"He never stops at the outside of an object or model, but penetrates their inner emotion."

During the 20's and 30's, Jean Puy lives and works in Paris, and also in Brittany where he spends summers, as well as in the Midi and in the Roanne region where his family is settled. After his break-up with Vollard, he signs contracts with Bernheim's and with Dru's galleries. He also exposes at Druet's, Eugène Blot's, Berthe Weill's, Charpentier's, as well as in the Salon d'Automne, the Grand Palais "Trente ans d'art indépendant", the Musée des Arts décoratifs, the Petit Palais "Les Maîtres de l'art indépendant", and also in Venice "Fine Arts International Exhibition", Stockholm, Bristol "French Modern Exhibition", Prague…

His brother Michel –an art-critic who, in 1907 in La Phalange, wrote the first study paper on the Fauvists– publishes a monography on Jean Puy at the NRF in 1920 (1), where he writes : "One would think this man joyful but he is tormented. (…) His subjects, as captured from reality as they seem, enter in a composition that has been meditated at great length. He never stops at the outside of an object or model, but penetrates their inner emotion."[5]

In 1939 –Jean Puy is 63 years old– the war declaration incites him to accept an invitation from his sister, Madeleine Vindrier, to settle in Roanne, where he resides until his death, working in his studio during part of the year, and spending the other part mostly in Brittany.

He continues to pay regular visits to Paris and his friends, with whom he also keeps in touch through an abundant mail. He exposes at Charpentier's, Le Garrec-Cordier's, at the Galerie de France and the Salon d'Automne. His paintings are presented in New York, Algiers, Minneapolis, San Francisco, Dallas, Berlin, Toronto, New Delhi, Torino, and finally London (with Marquet), the year before his death.

He dies on March 6, 1960, three months after his brother Michel. "A distressing mishap happened to Jean Puy, critic Jean-Paul Crespelle wrote the day after Puy's death. Appreciated by the greatest painters, praised by the best critics, cuddled by his contract with Vollard -the water-diviner of modern ar- his whole work has vanished from sight. It has now become an underground asset."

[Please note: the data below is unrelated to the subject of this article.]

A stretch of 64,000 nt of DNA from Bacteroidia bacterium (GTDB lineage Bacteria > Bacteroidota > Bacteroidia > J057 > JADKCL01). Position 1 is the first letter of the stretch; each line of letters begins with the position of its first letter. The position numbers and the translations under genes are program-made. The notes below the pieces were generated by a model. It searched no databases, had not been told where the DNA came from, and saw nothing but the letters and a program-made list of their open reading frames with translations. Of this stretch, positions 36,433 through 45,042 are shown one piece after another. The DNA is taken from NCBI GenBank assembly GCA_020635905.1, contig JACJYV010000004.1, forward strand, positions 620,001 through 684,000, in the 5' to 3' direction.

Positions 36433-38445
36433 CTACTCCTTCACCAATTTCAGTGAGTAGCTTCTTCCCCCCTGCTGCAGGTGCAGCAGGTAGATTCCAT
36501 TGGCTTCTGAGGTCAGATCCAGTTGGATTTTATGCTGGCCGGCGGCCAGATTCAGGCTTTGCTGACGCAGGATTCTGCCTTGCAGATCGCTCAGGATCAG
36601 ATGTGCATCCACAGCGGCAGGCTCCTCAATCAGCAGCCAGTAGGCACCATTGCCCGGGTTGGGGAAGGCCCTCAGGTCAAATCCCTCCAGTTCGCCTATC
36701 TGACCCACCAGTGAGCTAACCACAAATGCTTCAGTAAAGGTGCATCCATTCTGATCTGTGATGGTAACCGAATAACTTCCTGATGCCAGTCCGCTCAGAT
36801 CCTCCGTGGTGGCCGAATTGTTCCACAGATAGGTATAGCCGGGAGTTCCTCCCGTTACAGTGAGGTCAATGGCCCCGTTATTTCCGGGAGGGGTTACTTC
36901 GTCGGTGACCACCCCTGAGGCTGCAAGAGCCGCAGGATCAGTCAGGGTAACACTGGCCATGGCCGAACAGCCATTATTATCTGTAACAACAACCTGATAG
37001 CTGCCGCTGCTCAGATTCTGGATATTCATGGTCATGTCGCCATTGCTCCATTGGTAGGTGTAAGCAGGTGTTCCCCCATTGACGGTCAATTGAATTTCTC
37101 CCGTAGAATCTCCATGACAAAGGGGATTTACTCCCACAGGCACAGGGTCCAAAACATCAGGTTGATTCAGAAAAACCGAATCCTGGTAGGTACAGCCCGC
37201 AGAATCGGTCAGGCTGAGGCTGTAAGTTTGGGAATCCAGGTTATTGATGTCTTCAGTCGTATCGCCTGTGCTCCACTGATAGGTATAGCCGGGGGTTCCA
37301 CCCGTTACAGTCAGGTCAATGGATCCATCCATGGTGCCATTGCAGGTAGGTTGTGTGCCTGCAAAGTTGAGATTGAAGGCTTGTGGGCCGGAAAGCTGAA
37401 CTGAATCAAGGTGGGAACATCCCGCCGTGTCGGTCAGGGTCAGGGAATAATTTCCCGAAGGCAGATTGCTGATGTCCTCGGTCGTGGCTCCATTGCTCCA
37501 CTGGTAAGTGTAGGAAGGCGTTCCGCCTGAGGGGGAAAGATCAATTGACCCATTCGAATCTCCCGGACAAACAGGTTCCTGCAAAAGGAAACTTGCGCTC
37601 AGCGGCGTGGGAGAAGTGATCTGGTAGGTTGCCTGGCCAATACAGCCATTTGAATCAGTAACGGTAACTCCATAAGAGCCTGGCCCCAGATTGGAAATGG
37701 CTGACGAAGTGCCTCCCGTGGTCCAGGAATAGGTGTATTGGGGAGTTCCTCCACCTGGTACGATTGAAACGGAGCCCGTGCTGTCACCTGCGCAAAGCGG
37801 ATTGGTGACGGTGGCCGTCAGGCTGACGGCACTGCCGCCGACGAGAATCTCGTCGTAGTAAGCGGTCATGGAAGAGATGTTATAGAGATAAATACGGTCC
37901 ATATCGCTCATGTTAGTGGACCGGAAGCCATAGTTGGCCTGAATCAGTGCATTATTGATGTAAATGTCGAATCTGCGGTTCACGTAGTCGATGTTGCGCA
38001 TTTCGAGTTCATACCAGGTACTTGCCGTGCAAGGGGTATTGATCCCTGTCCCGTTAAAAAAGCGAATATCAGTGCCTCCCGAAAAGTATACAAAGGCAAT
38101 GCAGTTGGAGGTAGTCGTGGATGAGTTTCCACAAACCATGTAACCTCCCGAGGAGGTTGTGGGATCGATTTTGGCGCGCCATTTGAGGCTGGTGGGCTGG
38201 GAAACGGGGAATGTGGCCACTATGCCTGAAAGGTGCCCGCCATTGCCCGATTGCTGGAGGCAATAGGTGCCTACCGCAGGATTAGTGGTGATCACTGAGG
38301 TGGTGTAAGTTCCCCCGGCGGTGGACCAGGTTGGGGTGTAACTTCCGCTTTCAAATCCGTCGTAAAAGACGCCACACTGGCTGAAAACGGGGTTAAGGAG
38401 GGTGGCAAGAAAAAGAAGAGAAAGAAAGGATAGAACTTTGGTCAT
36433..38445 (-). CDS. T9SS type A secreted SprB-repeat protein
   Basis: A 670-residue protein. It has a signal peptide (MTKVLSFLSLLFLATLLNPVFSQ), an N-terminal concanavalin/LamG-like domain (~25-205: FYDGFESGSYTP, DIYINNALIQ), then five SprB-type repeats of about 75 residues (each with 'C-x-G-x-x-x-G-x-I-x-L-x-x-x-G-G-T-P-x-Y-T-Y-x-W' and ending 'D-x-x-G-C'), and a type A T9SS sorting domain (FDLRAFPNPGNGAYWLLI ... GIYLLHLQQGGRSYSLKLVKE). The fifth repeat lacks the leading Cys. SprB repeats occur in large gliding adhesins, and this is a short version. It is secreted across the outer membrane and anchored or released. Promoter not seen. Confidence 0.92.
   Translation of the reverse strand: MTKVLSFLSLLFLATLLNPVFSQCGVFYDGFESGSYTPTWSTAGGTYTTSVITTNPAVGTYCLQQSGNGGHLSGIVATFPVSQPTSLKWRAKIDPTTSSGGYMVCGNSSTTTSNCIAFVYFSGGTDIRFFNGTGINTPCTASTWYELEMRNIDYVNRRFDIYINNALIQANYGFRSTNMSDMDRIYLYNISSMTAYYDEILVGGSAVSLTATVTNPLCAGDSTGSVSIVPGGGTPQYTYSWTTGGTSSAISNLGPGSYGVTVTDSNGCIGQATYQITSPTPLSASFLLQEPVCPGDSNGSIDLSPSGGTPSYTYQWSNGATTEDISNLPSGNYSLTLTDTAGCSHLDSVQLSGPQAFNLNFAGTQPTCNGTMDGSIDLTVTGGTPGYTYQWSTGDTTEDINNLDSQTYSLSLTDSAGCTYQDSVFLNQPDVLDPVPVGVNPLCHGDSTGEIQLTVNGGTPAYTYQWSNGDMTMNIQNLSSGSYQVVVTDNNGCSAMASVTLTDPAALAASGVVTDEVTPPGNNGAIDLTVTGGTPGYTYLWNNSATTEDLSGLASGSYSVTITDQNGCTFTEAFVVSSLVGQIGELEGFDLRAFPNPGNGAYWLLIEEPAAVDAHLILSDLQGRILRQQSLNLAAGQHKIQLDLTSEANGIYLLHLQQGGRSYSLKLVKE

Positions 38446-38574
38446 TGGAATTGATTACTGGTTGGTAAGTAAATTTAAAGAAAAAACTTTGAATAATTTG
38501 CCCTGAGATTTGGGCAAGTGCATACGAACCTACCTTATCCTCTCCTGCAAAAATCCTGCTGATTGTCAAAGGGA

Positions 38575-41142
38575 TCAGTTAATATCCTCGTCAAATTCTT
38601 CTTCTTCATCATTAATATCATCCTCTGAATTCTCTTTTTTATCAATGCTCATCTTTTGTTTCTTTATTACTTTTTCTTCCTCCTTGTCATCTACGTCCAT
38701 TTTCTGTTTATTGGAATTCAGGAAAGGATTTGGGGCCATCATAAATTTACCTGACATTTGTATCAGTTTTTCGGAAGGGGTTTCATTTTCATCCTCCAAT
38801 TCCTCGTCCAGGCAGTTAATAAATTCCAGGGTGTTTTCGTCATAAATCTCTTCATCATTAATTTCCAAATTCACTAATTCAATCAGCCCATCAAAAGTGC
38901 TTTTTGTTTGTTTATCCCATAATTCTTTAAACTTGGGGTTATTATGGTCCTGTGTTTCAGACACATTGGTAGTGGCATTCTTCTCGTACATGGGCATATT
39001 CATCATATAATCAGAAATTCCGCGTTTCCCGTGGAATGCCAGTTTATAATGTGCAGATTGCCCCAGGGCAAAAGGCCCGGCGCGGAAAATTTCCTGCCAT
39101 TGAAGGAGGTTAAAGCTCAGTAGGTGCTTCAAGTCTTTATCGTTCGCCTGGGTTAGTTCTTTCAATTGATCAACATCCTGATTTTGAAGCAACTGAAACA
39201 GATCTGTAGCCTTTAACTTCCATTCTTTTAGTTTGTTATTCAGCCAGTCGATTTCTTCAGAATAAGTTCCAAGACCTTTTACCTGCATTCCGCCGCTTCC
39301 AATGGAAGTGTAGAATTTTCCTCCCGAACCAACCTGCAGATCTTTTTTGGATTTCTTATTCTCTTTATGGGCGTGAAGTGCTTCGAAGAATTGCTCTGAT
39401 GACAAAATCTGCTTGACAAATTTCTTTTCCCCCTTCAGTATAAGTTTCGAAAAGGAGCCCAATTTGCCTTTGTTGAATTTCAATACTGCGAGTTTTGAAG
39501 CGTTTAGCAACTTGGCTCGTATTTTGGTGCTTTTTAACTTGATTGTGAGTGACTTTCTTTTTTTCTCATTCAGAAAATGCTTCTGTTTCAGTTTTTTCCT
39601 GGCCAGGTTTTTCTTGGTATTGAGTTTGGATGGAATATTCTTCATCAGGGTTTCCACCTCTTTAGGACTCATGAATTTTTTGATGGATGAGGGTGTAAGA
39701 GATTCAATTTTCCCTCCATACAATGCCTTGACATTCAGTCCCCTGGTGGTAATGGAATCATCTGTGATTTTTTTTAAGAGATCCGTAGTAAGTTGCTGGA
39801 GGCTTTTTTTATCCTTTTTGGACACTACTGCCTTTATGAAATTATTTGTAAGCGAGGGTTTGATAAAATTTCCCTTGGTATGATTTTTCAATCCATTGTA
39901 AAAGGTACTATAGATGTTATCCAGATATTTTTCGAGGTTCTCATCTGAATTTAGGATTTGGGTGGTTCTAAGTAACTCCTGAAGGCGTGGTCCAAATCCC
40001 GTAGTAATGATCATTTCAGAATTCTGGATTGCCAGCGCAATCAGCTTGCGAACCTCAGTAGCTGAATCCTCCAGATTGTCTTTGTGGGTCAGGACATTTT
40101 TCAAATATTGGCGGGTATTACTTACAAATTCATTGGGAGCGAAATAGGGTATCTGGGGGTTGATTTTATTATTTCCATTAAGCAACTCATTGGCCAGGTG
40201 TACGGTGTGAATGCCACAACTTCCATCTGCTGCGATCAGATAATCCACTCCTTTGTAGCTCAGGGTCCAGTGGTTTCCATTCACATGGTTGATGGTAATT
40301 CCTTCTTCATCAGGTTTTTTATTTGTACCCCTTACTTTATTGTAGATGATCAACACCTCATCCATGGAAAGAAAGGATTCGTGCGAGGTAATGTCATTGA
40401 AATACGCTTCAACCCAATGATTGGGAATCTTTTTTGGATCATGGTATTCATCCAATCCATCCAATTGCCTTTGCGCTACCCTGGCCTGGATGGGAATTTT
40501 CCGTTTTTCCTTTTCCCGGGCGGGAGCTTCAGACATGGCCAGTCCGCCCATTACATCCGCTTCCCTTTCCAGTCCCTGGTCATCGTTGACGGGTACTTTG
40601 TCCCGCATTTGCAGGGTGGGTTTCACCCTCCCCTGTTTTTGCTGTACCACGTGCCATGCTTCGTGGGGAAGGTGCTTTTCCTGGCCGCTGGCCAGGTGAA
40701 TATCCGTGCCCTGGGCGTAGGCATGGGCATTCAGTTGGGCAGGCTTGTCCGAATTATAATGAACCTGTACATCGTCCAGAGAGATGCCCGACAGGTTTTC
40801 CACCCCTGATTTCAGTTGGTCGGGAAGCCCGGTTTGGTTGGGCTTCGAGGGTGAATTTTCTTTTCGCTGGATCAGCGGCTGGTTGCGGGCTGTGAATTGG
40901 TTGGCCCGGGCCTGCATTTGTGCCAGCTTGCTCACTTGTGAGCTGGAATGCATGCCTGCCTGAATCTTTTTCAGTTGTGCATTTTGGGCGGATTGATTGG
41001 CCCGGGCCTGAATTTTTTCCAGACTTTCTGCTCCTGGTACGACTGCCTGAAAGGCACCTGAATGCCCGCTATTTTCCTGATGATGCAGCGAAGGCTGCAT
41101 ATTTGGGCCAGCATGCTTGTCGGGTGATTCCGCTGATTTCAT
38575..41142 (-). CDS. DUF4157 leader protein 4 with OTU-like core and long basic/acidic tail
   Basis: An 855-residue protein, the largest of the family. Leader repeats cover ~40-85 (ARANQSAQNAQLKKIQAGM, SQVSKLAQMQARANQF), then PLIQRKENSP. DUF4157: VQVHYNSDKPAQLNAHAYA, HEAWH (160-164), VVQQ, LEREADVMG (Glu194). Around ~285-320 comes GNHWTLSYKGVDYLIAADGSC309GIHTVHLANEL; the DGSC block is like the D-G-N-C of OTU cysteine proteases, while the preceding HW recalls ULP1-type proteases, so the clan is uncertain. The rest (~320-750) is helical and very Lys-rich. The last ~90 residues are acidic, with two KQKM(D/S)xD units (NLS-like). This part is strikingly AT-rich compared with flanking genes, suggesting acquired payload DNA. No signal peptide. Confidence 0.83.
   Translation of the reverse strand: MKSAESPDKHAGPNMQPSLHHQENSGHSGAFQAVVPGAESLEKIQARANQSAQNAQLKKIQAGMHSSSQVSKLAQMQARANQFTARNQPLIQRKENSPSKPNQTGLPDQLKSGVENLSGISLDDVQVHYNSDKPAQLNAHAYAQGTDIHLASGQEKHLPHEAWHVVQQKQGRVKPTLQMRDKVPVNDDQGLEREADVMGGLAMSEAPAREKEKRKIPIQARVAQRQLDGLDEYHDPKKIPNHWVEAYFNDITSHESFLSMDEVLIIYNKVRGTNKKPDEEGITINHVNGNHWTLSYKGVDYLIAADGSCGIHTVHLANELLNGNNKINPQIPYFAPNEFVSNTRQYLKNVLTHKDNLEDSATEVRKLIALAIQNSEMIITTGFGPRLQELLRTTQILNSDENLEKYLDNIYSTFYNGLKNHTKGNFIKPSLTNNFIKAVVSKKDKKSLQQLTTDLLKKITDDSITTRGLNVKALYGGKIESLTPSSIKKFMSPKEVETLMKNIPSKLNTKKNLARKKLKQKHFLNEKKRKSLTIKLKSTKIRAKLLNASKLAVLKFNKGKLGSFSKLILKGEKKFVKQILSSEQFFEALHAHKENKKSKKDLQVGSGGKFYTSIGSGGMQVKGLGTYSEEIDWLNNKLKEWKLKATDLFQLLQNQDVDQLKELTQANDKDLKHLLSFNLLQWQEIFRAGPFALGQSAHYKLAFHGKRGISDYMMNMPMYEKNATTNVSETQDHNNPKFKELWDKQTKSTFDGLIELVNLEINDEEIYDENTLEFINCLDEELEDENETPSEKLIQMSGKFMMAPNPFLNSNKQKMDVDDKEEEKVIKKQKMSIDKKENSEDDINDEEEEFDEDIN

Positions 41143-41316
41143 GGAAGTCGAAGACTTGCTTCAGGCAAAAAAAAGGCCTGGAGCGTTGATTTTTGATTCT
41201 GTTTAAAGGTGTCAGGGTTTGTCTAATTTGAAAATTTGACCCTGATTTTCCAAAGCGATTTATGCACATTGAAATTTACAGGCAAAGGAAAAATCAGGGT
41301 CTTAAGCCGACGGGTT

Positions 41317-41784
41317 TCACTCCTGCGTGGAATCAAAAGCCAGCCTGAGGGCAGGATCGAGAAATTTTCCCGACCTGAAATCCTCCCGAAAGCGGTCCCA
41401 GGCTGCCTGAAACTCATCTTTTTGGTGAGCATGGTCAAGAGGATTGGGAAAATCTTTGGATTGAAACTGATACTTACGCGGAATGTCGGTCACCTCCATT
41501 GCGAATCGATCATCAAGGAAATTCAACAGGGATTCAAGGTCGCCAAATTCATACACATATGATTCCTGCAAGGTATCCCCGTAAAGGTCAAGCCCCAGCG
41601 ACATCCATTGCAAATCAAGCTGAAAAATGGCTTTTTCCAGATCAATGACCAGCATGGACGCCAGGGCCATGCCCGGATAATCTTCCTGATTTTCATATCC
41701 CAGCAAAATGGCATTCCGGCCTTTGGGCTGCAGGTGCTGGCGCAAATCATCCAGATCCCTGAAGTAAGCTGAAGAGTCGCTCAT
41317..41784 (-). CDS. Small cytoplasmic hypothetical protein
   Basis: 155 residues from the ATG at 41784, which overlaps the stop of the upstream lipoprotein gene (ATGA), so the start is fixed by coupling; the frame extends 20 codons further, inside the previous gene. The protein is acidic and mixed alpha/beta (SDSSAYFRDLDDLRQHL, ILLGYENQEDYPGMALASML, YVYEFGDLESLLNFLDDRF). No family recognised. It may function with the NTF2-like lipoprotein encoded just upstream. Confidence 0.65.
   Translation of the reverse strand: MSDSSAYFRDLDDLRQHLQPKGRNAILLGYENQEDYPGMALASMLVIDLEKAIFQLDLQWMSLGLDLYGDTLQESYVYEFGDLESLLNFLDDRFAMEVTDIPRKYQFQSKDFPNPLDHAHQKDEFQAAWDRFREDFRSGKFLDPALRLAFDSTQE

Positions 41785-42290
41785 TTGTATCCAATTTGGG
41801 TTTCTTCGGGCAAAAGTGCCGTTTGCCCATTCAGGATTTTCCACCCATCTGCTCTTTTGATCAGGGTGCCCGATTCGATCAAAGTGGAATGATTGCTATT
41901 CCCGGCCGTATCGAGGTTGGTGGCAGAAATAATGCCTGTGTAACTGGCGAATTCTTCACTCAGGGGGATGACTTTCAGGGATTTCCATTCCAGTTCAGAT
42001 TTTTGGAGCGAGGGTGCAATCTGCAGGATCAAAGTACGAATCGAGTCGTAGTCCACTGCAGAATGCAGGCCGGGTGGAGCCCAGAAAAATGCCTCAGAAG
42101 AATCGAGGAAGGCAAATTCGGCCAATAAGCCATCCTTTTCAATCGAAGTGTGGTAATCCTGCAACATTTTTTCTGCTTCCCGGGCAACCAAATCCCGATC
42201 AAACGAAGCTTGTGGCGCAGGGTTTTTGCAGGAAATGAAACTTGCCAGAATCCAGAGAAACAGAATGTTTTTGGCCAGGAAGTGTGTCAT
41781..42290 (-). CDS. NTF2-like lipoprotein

Almost half a century later, Jean Puy works are beginning to come out in bright light again. Recent expositions, such as the Lodève museum's and the Palazzo Bricherasio's in Torino "Fauvists and the critics" in 1999, or, in 2000, the Barcelona exhibition "The Fauvist Years" or the Musée Déchelette's in Roanne "Jean Puy, l'après-midi d'un Fauve" and the retrospective at the Marmottan-Monet Museum (Paris, 2004-2005) first event celebrating the 100th anniversary of fauvism's birth, the exhibition "Jean Puy, une amitié artistique (1900-1930) : Matisse, Marquet, Manguin, camoin" at the museum Paul Dini in Villefranche-sur-Saône in 2007 and "Jean Puy et la Méditerranée" in 2009 and 2010 (museum l'Annonciade in Saint-Tropez and museum Joseph Déchelette in Roanne) have enabled Jean Puy to regain his place among his peers.

Meanwhile, the research work initiated half a century earlier by Suzanne Limouzi and Louis Fressonnet-Puy has led to the publication, in 2000 and 2001 of a complete monography, and the first volume of th paintaings (catalogue raisonné). The second volume (designs, pastels, charcoal designs, ceramics, illustrations) and a addition to the 1rst volume (150 new canvas paintings have been discovered in the mean time) should be published in 2014.[6].



[1] La monographie de Michel Puy a été rééditée en 2005 - Fonds Jean et Michel Puy / Thoba’s Editions.
[2] Nièce et filleule de Jean Puy, décédée en 2007.
[3] Les Amis de Jean Puy / Thoba’s Editions.
[4] Pour toute information : This email address is being protected from spambots. You need JavaScript enabled to view it.
[5] Michel Puy's monography of Jean Puy was re-published in 2005 by Thoba's Editions and the Fonds Jean and Michel Puy.
[6] Les Amis de Jean Puy / Thoba's Editions.